By Paul Gable
In November 2014, when everyone was talking about the upcoming SC General Assembly legislative session, three big topics were at the fore, ethics reform, transportation maintenance and repair funding and education funding.
One year later, as preparations are made for the second session of the 121st General Assembly, those three topics are still waiting to be addressed.
Real ethics reform falls into three areas – disclosure of all sources of income for members and their immediate families, disclosure of donor sources in these currently anonymous PACs and an independent process for ethics violation investigations.
Under our current ethics system, the House and Senate have ethics committees that essentially do nothing, and the SC Ethics Commission, which covers all other public officials throughout the state, specializes in collecting fines for late filing of disclosure documents.
All three areas have strong resistance, especially in the Senate, so expect another year where ethics is talked about much and accomplished not at all.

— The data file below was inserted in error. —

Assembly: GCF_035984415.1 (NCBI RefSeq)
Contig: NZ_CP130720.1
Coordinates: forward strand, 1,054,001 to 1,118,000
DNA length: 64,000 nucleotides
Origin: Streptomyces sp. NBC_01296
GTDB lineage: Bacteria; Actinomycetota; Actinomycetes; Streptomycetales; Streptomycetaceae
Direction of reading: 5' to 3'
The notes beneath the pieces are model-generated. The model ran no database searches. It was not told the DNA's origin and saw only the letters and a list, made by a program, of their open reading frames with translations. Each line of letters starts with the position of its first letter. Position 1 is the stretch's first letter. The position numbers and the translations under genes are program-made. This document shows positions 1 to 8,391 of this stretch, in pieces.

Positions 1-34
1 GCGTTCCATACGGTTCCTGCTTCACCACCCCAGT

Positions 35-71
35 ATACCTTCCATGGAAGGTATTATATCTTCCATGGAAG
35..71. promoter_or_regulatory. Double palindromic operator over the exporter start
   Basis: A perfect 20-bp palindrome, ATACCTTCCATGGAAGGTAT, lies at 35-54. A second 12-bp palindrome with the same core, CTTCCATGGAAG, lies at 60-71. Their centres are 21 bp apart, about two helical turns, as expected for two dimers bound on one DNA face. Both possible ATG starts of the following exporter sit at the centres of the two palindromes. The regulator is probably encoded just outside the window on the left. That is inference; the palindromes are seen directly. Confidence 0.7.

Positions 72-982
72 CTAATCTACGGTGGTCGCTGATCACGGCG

In the area of transportation maintenance and repair or general infrastructure funding, one lesson should have been learned with the floods of October – you can only ignore maintenance and repair of necessary infrastructure for so long.
When old, neglected infrastructure is hit with unusual conditions, it will fail. Some of the flood damage we saw would have happened anyway, but dams failing, bridges collapsing and roads washing out were as much a consequence of neglect as it was from the storm.
School funding, or rather equitable funding for poor, rural school districts is a subject that has been effectively dodged in one way or another since the Brown v. Board of Education Supreme Court decision of 1954.
And the SC General Assembly successfully got the SC Supreme Court to back up on a 2014 ruling that gives it no time limit to fix the education funding inequities that exist.
We saw how quickly the SC General Assembly can act when it pulled the Confederate flag down from the statehouse grounds in July.
The legislators and governor have no problem throwing billions of dollars to Boeing, Volvo et al in the name of economic development.
Meanwhile, the basic areas that a good government should address – ethics, infrastructure and education – go ignored.
It’s a great day in South Carolina.